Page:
Oil futures fell slightly in the early part of Thursday’s Asian session despite some solid data points released Wednesday in the U.S. as crude traders continue to mull the impact of the death of Venezuelan President Hugo Chavez.
On the New York Mercantile Exchange, light, sweet crude futures for April delivery fell 0.03% to USD90.41 in Asian trading Thursday after falling 1.22% to USD89.71 a barrel on Wednesday in the U.S. That decline was prompted by weekly inventories data.
The U.S. Energy Information Administration said in its weekly report that U.S. crude oil inventories rose by 3.8 million barrels in the week ended March 1, well beyond market calls for an increase of 526,000 barrels.
Traders focused more on the inventory data than economic news out of the world’s largest oil consumer. In U.S. economic news, the ADP private payroll survey showed non-government U.S. employers added 198,000 new jobs last month, topping estimates for a gain of 173,000 private sector jobs. The Labor Department delivers the February jobs report on Friday before the open of U.S. markets.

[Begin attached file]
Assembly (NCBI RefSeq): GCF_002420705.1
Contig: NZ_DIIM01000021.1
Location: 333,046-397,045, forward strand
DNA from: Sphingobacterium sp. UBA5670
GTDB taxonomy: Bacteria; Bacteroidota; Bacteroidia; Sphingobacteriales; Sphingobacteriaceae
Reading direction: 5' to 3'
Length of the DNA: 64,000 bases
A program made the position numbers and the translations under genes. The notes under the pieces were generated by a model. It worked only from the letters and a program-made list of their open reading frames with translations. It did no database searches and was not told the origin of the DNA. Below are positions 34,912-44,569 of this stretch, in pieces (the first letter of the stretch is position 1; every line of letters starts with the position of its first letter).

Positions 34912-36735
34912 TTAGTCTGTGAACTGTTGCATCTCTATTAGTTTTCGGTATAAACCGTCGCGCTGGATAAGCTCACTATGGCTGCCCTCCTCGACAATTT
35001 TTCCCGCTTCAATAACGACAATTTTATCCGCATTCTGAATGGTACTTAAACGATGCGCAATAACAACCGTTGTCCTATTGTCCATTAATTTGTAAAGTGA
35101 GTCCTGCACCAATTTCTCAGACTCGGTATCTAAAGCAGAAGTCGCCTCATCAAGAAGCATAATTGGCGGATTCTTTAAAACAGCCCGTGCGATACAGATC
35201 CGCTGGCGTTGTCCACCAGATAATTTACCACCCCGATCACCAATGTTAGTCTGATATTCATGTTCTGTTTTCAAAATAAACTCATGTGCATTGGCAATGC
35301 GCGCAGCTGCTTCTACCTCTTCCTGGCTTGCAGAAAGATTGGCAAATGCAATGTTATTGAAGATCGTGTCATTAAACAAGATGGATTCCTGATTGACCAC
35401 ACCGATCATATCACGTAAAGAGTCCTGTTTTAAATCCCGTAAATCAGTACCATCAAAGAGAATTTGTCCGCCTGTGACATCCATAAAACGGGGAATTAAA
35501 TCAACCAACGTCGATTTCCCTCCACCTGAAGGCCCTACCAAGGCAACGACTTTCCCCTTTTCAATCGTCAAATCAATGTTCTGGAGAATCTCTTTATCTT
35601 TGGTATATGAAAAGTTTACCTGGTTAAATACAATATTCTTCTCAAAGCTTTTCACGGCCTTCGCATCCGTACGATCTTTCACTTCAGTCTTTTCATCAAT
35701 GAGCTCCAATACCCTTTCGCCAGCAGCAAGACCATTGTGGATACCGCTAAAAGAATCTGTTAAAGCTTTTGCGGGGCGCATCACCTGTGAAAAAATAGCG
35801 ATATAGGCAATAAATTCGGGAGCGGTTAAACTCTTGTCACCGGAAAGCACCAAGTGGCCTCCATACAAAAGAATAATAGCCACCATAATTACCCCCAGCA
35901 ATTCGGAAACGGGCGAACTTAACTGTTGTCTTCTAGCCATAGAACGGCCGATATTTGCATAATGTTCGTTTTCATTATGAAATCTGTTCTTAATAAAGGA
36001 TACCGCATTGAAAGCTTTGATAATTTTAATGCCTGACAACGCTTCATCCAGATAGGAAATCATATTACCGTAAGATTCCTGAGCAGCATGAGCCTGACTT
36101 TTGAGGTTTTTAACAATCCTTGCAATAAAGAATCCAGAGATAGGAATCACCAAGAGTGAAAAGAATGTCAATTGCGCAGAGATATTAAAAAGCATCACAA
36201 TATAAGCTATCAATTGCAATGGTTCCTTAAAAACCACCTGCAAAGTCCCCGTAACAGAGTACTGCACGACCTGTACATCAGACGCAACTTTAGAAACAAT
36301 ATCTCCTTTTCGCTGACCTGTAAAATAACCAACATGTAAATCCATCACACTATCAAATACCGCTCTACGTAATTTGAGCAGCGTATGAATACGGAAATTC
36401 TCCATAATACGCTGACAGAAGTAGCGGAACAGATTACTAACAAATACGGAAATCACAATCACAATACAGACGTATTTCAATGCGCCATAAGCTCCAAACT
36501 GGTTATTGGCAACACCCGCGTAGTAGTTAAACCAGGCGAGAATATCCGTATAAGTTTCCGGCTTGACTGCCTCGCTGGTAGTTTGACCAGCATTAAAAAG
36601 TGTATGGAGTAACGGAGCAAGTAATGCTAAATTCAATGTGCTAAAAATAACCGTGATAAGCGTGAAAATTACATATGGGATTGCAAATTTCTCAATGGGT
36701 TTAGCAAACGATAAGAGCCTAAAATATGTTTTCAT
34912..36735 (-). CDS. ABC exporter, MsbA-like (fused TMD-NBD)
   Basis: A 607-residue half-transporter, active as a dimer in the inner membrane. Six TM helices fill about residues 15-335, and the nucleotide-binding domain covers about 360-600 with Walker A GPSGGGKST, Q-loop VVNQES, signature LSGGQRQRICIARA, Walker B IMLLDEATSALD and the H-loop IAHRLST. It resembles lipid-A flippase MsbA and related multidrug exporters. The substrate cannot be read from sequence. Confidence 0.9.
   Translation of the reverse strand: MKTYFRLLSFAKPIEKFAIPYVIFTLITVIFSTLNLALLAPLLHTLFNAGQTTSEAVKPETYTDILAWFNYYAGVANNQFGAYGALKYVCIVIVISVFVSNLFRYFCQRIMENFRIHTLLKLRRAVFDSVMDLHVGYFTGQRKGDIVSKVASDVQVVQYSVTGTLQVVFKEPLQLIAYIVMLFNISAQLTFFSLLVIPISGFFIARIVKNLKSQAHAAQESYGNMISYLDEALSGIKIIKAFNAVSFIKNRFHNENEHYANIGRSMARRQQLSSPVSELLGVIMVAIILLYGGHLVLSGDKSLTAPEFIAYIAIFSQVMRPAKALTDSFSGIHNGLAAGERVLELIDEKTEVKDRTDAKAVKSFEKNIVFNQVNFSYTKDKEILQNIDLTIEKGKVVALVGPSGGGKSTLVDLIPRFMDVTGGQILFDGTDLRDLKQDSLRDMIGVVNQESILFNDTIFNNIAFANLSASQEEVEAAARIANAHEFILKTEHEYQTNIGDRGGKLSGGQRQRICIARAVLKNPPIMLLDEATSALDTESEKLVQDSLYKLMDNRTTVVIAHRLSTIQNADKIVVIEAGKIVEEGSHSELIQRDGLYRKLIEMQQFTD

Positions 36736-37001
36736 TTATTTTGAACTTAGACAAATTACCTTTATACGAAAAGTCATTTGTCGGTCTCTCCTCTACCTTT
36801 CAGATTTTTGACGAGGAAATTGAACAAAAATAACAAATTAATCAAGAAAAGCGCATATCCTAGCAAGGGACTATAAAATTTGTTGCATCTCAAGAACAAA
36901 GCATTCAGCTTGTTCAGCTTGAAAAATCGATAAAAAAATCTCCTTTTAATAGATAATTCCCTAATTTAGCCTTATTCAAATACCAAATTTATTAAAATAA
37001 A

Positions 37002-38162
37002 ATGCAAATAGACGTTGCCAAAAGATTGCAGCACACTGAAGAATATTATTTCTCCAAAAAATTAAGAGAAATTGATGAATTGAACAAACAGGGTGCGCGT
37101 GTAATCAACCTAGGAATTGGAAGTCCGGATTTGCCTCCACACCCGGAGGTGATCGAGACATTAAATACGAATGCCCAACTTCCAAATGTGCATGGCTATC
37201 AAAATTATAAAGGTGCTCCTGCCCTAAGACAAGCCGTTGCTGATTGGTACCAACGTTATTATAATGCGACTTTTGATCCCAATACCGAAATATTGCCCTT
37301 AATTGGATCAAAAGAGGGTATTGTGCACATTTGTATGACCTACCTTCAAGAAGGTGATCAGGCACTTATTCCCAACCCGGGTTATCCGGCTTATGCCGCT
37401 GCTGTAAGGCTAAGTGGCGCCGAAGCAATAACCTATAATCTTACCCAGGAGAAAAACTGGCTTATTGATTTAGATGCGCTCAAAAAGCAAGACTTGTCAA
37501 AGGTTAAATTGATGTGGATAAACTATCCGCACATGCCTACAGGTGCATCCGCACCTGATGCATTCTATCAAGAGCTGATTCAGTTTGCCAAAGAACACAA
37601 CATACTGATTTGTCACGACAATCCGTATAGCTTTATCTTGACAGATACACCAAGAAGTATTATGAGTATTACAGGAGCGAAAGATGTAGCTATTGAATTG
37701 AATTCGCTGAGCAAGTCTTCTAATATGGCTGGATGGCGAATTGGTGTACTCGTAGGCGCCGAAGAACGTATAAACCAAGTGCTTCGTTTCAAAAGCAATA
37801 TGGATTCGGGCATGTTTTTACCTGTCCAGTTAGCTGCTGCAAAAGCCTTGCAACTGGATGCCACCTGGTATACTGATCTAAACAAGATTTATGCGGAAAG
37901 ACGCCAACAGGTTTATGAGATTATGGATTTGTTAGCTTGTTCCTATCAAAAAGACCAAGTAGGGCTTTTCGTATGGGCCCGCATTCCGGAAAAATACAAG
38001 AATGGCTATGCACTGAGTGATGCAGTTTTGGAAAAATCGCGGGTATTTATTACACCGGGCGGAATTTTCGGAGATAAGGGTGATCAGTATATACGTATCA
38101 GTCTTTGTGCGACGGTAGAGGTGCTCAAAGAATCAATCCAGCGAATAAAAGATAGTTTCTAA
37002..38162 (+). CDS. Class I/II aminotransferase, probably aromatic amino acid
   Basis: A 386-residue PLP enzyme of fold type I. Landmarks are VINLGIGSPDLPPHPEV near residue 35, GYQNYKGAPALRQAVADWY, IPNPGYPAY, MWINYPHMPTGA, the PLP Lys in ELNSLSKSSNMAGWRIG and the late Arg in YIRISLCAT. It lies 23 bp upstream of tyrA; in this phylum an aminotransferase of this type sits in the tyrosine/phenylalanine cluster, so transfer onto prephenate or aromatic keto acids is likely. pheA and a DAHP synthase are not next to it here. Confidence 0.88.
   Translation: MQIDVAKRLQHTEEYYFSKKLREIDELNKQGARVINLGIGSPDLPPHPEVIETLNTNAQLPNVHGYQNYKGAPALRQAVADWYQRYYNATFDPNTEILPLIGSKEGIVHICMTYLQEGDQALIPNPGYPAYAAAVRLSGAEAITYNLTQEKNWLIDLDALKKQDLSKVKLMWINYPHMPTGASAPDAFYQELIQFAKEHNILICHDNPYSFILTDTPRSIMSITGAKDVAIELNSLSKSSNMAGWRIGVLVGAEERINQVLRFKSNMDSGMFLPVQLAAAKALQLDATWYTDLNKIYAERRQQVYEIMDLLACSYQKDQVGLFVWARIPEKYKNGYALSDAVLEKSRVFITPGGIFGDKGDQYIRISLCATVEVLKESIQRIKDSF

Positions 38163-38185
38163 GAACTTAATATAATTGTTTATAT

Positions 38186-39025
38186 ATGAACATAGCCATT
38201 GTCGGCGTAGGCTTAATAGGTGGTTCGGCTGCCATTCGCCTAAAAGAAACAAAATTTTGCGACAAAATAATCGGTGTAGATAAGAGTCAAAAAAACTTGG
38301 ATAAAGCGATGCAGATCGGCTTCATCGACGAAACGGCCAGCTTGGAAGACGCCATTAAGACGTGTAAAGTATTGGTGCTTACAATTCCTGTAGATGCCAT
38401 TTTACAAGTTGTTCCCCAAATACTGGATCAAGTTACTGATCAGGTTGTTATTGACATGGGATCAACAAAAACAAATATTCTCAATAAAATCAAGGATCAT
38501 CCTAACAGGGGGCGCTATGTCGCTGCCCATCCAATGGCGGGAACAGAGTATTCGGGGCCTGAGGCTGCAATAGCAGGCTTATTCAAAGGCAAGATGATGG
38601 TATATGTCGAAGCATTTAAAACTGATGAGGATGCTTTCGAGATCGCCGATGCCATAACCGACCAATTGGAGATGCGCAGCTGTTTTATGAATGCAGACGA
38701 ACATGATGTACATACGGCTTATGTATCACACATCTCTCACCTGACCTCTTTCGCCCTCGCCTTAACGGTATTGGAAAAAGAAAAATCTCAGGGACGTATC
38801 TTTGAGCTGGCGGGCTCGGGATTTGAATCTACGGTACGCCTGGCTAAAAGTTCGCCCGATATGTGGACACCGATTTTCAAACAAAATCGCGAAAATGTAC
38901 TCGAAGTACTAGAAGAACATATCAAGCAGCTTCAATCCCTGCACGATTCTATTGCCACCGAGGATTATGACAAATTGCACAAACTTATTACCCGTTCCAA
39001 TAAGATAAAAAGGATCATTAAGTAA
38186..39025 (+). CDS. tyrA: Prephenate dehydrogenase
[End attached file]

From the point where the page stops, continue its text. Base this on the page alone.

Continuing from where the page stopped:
January’s figure was revised up to a gain of 215,000 from a previously reported increase of 192,000. Elsewhere, the U.S. Census Bureau reported that factory orders fell by 2% in January, less than market calls for a drop of 2.2%
Traders are also still pondering what the near- and long-term outlooks for crude will be now that Chavez has passed. Vice President Nicolas Maduro succeeds Chavez and it is widely expected that Maduro, like his predecessor, will use oil as a political weapon.
Despite the fact that Venezuela is home to the world’s largest oil reserves, the country has not appropriately invested in energy infrastructure, so any increased supply from the South American nation is years from coming to market.
Elsewhere, Brent for April delivery fell 0.09% to USD110.96 per barrel on the ICE Futures Exchange.
COURTESY : INVESTING.COM